After a six-year gap in recording, Red Wine released Winter’s Come and Gone (RW-006), which among its 13 tracks is the song Il Cielo d’Irlanda (The Irish Sky), written by singer-songwriter Massimo Bubola, and four tracks with guest Tim O’Brien playing fiddle. 

2008 was a very significant year in the group’s progression as Red Wine, aided by Dino Di Giacomo, took part in the IBMA World of Bluegrass activities, in Nashville, and the Hardly Strictly Bluegrass Festival in San Francisco (where they had already played in 2007 and were to play again in 2009; an impressive three years in a row), reminding the bluegrass community that, despite their various misadventures and line-up changes – typical of long-lived bands – their style of bluegrass music had much to offer. However, this was not before yet another change to its membership as Marco Ferretti (Silvio’s son) brought a youthful element in the role of guitar player.  

Marco Ferretti, at 28, the baby of the group, became an official member of Red Wine in the summer of 2008 ….. 

“Being Silvio’s son, Red Wine and bluegrass music in general have always been part of my life. The first time I played on stage with the band (on banjo) was probably in 2005, when I was invited to play My Walkin’ Shoes as an encore. After that, every time I had the chance to attend their show, I would take my banjo with me and play the last couple numbers with them. In 2008, after guitar player Luca Bartolini parted ways with the band, I was asked to pick up the guitar and officially become part of Red Wine. Since I was a newbie on the instrument, we had another guitar player on our first shows together playing lead guitar.

That’s all, I guess. It’s been just over ten years now and playing music with this fantastic group of people never ceases to thrill and amaze me.”

Also in 2008, Red Wine received the Liguria Region Music Award from the Cristoforo Colombo Foundation. 

Following the huge success of the 30th anniversary celebration concert in Genoa, in 2008, Red Wine has started a new yearly adventure in 2009, the Red Wine Bluegrass Party, actually a concert, with international guests like Tim O’Brien, Laurie Lewis & Tom Rozum, Doyle Lawson & Quicksilver, Peter Rowan and The Kruger Brothers. In the past two years the party has featured alternative musical genres (Celtic, Dixieland, Old Time Music), with the valuable help of some incredible musicians from Italy and Europe. 

Here is a glimpse of the 2017 Red Wine Bluegrass Party with Kathy Kallick and Annie Staninec …..

At the beginning of 2011 Stefano Cavallo left the band and recommended Lucas Bellotti as the new bass player. 

Bellotti already had extensive musical experience, including five-year conservatory studies on double-bass, and a career both in the recording studio and on stage in the jazz and fusion genres.

Argentinian-born Lucas Bellotti (electric bass and vocals), 37 years old last month, is the latest recruit to the band …. 

“I jumped on the Red Wine train in 2011 thanks to Stefano Cavallo. Stefano is a long-time friend and I’m so thankful he called me to replace him in the band. 

Honestly, I had no idea what bluegrass was until I met Martino and Silvio in a bar in Genoa. They gave me something like 15 CDs to listen to and learn from, and I immediately felt nice connections with them. They were nice people and motivated band mates. 

I met Marco at our first rehearsal.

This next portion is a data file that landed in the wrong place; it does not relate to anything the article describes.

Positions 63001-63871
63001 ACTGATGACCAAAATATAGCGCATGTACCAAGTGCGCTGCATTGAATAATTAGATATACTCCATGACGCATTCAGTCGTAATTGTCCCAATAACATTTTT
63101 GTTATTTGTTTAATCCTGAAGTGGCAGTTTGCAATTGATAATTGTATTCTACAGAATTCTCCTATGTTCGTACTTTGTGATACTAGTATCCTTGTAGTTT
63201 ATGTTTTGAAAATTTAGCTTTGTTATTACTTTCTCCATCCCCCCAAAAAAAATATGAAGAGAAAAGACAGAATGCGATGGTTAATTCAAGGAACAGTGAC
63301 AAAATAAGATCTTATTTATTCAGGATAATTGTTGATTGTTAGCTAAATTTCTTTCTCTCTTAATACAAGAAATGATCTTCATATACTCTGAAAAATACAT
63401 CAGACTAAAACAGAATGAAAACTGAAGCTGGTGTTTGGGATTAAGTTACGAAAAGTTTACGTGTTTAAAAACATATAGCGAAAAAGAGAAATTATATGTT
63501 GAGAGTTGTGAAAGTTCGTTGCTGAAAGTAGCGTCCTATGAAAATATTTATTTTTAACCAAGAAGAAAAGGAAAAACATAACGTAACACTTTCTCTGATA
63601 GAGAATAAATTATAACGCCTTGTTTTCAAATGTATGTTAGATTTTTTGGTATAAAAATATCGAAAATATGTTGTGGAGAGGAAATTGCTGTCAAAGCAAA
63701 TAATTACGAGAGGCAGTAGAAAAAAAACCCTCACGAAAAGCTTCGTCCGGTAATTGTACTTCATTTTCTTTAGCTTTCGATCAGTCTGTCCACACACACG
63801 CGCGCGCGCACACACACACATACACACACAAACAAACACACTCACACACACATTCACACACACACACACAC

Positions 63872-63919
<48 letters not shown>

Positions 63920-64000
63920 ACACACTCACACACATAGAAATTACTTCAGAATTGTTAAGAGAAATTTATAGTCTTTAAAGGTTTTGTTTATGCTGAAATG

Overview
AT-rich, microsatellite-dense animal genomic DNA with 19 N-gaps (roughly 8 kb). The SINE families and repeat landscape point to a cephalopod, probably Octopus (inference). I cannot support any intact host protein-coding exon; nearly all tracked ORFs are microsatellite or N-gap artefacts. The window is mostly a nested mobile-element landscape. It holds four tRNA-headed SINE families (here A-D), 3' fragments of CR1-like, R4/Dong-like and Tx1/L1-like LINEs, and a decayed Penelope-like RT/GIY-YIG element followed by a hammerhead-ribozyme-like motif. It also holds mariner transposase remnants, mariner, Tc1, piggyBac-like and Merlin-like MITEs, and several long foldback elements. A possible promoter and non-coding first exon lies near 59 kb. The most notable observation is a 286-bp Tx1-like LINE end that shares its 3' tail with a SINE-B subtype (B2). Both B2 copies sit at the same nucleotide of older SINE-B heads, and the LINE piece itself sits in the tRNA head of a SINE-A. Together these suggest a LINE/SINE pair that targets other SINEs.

So, the very same night I started learning tunes, and actually took me a bit to understand the drive. 

Before that I’ve always played with drummers or percussionists, so it was quite new for me re-assign the snare function to a mandolin or guitar chop and keep it rolling. 

Our first gig was a couple of weeks later in restaurant in Genoa, let’s say a warm-up gig. My first impression was: They sound like a record!! Then we left for a three-day festival in Ireland, and there is nothing better than a Guinness to make things happen.

Since then Red Wine is a huge part of my life. No matter what happens they are good friends first of all and ready to help.

I can feel it when we play, and it’s the best part of our trip.

We tour at least once a year in the US, and regularly in EU. 

We played IBMA, Greyfox, Mountain Song, Wintergrass, Old Settlers, Hardly Strictly, Joe Val and many others and all the major European festivals.

I’m just a small part of Red Wine lifetime. Scoring 40 years is a great achievement and please consider that you need to be very motivated to keep people together for so long, but it takes even more if you are an Italian bluegrass band! Tim O’Brien said, ‘Like an ice cube in the desert.’

I like to believe that I did what I could to make Red Wine a better band.”

Between December 2011 and January 2012, Red Wine recorded a new album, simply named RED, which the band released in February 2012, promoting the CD with a short US tour, including, among other dates, an appearance at the Wintergrass festival in Bellevue, Washington, and a performance at the Freight & Salvage, in Berkeley, California. 

During 2014 the band released Pickin’ Friends (their only joint project for Analogy Records to date). Three of the friends featured are Tim O’Brien, Annie Staninec, and Josh Swift. 

Like all good bands Red Wine is aware of the advantages of writing their own songs. Silvio Ferretti identifies what each member has the contributed in this context ….. 

“Martino is mostly an instrumentalist when it comes to writing stuff, and he’s provided a few numbers through the years some of which we recorded: Grace’s Reel (on Times & Changes, we don’t play that anymore), and Stealin’ Peaches (on Pickin’ Friends, with that crazy and incredible Rushad Eggleston, we get quite a few requests for it at shows). He also wrote the music for the verse on Hometown Boy, on Carolina Red.